One small thing. The European Patent Office, which issues European patents, is nothing to do with the EU (beyond being in the same part of the world). It's not controlled by the EU, or set up by the EU, nor is its membership the same set of countries as the EU.
Joining or leaving the EU does not materially affect our status as members of the EPO. The new Unified Patent Court is something to do with the EU in that it has been set up for participating nations to have one place to litigate, rather than having to do it in each individual country. That's sensible enough on the face of it.
It _might_ make the troll problem worse (as a patent-specific court did in the US), or it might not. Avoiding the problem by making ourselves ineligible to use the court seems unlikely to help much. This is only useful if you don't want to sell anything outside the UK. As soon as you do you are subject to foreign patent courts. On the whole the UK patent office has been a helpful force within the EPO to keep it reasonably honest.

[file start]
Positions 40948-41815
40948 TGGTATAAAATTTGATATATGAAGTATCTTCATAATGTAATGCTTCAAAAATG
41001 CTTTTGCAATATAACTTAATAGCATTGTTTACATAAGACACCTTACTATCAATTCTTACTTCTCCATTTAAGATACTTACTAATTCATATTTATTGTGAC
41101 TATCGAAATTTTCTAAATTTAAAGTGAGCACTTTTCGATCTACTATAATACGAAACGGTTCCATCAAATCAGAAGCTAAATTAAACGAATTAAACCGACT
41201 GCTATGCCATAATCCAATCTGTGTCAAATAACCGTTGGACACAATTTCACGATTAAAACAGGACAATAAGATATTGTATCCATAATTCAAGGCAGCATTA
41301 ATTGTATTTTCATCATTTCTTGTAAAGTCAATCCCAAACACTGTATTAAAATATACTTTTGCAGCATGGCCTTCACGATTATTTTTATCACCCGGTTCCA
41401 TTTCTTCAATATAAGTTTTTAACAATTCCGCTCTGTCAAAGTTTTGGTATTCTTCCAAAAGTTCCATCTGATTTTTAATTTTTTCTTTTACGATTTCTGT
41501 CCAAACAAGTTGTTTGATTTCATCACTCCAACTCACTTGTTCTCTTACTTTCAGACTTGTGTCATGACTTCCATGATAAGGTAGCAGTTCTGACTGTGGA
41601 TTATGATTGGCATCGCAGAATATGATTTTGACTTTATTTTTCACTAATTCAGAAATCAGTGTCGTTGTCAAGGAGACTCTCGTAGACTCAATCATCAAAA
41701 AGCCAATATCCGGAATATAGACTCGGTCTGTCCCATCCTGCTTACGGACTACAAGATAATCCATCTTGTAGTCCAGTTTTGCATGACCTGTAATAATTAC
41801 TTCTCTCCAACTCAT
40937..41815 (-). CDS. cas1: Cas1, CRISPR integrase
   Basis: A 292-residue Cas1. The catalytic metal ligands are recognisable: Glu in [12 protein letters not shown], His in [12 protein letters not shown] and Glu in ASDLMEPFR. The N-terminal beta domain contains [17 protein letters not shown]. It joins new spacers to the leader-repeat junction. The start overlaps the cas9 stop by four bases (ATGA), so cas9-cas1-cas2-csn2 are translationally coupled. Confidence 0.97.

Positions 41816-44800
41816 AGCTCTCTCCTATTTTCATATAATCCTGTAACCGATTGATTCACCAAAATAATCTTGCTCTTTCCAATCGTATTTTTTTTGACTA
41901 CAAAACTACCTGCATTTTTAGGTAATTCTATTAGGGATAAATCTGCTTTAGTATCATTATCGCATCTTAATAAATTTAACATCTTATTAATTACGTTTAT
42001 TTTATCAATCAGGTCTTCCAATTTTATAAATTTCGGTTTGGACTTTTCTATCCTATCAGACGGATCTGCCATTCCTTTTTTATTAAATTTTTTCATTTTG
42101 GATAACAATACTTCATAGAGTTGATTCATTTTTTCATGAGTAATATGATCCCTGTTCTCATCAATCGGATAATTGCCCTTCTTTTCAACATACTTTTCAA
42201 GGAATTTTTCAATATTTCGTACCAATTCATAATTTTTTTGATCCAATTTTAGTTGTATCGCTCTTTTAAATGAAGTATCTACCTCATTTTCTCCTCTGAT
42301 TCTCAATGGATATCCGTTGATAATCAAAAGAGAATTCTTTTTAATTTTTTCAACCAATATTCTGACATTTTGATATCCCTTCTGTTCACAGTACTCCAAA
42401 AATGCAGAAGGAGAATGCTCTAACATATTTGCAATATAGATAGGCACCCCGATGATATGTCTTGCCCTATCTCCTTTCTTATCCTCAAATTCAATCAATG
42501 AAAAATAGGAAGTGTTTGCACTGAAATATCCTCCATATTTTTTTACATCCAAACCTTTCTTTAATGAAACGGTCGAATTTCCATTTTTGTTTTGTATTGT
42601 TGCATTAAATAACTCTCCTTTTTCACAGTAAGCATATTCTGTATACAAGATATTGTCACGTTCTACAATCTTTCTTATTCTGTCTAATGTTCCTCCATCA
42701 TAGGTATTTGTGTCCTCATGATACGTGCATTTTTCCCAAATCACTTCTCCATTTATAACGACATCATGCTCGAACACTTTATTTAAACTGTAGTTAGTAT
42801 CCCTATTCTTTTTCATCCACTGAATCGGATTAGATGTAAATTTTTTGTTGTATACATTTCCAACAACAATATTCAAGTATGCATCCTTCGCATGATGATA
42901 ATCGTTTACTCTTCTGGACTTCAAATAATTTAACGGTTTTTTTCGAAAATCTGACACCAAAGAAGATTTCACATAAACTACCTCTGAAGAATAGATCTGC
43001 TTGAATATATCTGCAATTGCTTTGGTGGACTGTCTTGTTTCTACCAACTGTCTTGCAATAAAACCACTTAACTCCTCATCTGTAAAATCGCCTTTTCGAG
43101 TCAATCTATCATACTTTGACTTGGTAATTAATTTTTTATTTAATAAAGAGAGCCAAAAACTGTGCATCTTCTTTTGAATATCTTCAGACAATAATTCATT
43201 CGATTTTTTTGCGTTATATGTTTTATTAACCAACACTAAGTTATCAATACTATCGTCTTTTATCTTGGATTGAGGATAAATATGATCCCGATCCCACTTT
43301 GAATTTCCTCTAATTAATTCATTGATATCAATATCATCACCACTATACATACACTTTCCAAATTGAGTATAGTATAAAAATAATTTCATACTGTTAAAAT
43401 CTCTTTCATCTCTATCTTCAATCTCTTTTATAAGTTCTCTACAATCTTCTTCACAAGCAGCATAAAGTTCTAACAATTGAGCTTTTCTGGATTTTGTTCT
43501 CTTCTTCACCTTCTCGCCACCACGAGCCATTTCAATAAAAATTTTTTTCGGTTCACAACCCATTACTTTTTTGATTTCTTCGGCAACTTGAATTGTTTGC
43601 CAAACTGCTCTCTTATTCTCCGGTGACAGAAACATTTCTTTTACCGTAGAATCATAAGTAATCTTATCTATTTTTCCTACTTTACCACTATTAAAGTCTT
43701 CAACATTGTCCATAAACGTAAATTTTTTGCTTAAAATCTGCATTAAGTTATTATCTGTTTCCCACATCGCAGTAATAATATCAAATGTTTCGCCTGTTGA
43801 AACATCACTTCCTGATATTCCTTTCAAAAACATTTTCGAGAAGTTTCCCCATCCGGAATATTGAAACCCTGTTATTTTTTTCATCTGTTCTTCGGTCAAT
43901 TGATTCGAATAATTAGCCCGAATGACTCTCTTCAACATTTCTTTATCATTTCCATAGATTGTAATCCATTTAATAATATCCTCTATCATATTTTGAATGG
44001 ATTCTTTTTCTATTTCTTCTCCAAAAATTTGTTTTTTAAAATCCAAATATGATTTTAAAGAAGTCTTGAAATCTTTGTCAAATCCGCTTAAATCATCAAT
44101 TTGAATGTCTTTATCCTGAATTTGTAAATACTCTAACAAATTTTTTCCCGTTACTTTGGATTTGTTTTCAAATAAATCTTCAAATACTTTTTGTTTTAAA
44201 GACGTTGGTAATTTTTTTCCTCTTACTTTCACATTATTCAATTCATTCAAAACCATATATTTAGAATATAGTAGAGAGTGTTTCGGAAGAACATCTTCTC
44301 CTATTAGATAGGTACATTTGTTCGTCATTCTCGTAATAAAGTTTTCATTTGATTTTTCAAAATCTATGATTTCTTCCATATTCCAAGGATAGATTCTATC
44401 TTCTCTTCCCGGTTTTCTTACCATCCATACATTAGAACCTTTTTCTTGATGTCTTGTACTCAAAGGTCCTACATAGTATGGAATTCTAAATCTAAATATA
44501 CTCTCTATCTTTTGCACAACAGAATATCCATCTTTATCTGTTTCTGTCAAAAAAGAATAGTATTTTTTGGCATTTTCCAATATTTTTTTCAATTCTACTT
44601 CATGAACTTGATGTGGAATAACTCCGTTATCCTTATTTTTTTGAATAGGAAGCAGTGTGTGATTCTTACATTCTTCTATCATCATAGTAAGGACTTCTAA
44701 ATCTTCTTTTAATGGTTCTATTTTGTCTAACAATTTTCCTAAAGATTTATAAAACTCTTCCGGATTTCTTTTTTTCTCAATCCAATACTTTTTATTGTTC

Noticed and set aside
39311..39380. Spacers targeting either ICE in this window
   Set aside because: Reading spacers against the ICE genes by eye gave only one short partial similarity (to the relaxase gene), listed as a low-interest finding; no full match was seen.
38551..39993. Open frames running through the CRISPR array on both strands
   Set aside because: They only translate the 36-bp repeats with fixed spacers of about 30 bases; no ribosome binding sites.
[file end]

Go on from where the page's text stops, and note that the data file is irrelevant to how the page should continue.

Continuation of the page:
Software patents remain complete bollocks, and 80% of other patents are no better IMHO, but much progress has been made in the last few years to push back on the garbage and mostly things are not too bad in the EU, although we do have some egregious examples of how the system doesn't work (MS patent charges for FAT for example).
It remains to be seen how the UPC works out, but like all beureaocracies, you are better off setting the rules than just waiting to be affected by them. Indeed it was my experience campaigning against the evils of EU software patents 12 years ago, which led me to discover that the EU parliament is a lot more useful than the UK one when trying to reach reasonable conclusions over such divisive matters. I was actually quite impressed as how the place operated (and how much it was nothing like the cartoon portrayed in the UK media).